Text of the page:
Winston does not even realize that he has been "betrayed" by O'Brien until after he is imprisoned. When he encounters O'Brien in the Ministry of Love, he first exclaims, "They've got you too!" O'Brien tells him, though, that he has always known that O'Brien was with the Party. Still, his imprisonment means that his resistance to the Party has always been illusory. His belief that there was a "Brotherhood" full of sympathetic figures who would fight for liberation from Party control was misguided.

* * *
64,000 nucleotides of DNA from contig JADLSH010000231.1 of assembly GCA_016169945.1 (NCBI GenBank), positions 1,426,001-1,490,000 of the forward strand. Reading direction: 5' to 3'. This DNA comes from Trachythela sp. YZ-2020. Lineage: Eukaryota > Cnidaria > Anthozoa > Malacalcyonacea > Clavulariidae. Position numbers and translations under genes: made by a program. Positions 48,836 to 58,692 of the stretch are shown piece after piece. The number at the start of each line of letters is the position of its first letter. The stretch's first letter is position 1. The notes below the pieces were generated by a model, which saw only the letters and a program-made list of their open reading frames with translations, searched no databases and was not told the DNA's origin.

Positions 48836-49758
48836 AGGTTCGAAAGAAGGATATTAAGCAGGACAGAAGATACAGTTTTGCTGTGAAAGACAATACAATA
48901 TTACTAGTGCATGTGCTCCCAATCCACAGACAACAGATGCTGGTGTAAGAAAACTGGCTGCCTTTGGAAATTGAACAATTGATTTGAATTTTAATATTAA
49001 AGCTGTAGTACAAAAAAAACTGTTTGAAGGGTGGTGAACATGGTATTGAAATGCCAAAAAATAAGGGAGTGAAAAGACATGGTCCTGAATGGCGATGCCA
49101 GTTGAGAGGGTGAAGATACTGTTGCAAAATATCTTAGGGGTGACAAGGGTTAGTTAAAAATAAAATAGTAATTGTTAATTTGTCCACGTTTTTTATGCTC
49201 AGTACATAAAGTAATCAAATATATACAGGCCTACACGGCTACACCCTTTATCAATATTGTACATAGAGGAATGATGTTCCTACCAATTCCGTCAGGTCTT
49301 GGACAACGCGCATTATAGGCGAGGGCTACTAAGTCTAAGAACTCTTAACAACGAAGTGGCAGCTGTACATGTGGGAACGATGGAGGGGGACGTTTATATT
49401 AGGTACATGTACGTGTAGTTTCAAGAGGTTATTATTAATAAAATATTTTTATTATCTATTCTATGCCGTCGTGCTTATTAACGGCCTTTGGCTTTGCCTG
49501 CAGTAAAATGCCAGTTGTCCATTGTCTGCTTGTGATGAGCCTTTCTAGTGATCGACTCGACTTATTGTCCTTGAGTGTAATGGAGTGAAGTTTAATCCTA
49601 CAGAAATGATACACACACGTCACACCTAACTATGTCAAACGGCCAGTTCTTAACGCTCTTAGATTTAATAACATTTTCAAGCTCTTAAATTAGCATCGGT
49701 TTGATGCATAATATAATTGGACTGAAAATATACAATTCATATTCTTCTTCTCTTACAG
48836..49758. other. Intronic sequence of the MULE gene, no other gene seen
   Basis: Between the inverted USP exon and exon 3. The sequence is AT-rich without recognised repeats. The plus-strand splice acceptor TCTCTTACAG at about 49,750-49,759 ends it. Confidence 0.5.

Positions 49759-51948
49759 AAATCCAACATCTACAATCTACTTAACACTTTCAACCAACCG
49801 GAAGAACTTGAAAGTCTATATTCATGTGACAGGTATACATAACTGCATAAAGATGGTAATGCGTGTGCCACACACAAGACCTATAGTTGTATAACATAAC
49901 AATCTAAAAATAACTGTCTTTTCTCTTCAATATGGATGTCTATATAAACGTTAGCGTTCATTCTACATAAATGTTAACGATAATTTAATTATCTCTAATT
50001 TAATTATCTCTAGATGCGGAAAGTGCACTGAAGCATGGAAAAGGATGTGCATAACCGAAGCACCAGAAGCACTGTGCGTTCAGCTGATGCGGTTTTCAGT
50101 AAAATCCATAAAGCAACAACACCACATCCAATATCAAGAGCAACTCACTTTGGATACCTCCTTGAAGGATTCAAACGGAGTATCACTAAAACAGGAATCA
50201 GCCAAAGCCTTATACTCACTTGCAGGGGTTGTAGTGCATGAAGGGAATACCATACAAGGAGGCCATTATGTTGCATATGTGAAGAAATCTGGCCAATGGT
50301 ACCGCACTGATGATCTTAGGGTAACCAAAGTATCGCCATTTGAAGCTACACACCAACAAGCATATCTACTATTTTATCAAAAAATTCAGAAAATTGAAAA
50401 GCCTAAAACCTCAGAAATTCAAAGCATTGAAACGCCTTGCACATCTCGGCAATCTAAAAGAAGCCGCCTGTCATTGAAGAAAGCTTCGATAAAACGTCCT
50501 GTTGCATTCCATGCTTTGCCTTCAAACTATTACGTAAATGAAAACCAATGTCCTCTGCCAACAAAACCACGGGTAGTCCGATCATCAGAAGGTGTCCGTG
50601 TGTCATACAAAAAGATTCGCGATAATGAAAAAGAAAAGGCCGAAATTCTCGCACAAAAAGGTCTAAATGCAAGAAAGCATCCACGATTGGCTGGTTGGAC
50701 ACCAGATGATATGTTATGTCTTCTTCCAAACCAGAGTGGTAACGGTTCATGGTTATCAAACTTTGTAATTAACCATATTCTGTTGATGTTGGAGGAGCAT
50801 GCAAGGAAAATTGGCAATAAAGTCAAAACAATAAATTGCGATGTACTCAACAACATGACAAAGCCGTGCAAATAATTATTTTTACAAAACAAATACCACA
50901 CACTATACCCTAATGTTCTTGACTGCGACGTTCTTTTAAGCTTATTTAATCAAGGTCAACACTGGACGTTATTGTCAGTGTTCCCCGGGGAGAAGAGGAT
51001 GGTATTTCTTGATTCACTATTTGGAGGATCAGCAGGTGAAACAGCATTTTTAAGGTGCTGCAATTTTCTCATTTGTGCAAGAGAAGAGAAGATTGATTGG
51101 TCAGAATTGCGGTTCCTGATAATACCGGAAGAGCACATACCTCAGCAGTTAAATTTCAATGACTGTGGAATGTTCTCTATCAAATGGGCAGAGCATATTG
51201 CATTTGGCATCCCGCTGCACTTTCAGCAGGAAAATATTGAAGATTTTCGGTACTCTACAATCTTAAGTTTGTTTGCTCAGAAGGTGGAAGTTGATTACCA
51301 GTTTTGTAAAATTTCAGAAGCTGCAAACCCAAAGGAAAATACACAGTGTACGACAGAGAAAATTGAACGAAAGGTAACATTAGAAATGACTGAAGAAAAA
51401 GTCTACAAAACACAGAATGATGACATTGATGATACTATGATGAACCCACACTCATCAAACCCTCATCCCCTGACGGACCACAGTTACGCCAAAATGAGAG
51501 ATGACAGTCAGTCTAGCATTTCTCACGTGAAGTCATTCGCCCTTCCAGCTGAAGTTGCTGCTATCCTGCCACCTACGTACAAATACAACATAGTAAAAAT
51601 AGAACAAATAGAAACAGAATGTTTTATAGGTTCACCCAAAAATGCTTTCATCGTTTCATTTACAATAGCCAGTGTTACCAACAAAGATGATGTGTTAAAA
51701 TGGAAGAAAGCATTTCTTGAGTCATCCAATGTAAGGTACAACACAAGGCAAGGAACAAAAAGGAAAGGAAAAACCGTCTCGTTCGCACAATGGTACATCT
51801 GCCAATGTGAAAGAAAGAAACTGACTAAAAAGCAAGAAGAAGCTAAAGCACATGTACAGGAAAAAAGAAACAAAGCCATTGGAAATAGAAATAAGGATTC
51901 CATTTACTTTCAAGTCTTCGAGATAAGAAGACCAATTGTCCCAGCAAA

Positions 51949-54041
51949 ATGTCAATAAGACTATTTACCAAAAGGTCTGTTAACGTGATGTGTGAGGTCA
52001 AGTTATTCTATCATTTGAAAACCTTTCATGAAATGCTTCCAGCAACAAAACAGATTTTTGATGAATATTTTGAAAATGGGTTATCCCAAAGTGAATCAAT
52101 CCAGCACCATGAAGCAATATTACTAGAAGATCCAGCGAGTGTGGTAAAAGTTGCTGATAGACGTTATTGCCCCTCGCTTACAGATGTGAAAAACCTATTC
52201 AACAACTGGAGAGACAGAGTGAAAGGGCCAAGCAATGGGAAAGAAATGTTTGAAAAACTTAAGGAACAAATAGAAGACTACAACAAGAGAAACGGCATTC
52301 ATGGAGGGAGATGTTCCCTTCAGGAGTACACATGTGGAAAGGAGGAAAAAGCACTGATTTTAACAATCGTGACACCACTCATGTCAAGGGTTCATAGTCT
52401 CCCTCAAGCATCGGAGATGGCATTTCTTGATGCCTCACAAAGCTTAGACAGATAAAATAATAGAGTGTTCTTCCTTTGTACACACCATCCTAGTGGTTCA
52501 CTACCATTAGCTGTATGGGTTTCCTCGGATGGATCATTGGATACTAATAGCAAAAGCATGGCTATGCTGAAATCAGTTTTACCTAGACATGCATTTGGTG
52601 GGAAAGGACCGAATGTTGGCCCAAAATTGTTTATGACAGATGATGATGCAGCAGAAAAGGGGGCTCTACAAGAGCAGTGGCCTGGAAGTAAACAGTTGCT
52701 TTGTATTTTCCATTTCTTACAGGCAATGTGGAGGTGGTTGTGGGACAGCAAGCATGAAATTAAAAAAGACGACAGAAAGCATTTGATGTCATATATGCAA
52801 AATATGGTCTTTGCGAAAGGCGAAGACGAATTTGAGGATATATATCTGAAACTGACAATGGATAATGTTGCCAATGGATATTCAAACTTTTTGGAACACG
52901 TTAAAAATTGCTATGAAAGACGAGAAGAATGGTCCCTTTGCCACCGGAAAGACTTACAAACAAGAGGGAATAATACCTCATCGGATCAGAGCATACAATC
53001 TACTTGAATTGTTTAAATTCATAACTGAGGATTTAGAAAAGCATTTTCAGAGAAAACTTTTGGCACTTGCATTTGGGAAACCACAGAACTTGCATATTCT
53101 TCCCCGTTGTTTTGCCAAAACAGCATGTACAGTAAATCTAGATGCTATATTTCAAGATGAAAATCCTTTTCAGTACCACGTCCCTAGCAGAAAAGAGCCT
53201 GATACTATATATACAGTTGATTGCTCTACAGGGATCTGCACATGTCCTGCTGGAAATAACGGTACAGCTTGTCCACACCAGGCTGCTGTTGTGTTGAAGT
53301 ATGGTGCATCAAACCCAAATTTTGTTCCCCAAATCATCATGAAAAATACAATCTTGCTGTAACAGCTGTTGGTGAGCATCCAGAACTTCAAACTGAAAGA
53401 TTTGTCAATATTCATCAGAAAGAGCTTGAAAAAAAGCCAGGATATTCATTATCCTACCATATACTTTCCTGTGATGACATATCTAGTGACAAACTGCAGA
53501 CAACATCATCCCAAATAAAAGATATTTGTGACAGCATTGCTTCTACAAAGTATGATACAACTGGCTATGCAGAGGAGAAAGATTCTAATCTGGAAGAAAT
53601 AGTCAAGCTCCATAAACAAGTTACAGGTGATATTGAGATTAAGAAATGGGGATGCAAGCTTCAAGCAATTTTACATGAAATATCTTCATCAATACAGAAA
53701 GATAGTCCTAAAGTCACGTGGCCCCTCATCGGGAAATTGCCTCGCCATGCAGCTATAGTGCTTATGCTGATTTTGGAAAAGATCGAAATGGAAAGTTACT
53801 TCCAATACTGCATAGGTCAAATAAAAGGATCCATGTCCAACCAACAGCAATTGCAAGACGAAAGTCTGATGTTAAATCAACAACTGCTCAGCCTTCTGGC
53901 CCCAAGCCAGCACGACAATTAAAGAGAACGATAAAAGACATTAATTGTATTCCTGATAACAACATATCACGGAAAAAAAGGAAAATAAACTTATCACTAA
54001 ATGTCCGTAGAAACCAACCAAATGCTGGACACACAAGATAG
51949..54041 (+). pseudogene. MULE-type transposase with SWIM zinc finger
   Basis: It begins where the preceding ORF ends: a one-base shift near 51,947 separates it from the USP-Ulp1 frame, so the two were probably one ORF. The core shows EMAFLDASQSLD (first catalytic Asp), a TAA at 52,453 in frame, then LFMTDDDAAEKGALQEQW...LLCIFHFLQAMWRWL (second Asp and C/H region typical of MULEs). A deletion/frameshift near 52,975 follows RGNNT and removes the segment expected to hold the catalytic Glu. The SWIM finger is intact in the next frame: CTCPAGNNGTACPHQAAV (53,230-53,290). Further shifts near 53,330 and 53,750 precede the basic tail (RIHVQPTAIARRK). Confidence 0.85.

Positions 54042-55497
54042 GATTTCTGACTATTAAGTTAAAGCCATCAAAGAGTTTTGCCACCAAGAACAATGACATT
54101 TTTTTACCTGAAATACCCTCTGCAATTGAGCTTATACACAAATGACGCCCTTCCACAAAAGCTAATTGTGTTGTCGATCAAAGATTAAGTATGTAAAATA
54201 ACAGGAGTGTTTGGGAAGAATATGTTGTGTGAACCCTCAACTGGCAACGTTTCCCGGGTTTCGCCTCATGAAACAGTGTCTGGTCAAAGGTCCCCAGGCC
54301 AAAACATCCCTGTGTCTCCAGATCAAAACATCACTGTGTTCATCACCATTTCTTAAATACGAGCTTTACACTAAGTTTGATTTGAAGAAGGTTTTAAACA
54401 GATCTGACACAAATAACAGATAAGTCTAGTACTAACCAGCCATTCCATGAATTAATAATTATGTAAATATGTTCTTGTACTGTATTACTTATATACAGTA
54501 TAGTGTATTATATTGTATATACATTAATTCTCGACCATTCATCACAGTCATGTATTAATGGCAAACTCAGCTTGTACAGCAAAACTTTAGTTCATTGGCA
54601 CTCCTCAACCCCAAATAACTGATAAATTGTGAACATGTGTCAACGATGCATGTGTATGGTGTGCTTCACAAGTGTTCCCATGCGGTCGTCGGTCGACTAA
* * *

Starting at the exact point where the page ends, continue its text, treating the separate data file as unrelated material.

With his arrest, he is imprisoned and tortured physically and psychologically by O'Brien until he loves the Party. The incident illustrates the futility of resistance to the Party because of its thorough control over every aspect of life. The incident also allows Orwell to explore the dynamics of totalitarian rule. O'Brien discusses in great detail how the Party successfully manipulates the minds of Party members, distorting reality to the point where the Party itself is the only source of truth. O'Brien also makes clear the end to which the Party exercises its rule. This is a question that Winston posed early in the book—the "why." O'Brien says that power itself is the aim of the totalitarian state, of Big Brother. O'Brien betrays Winston, but in doing so, he reveals the source of totalitarian power.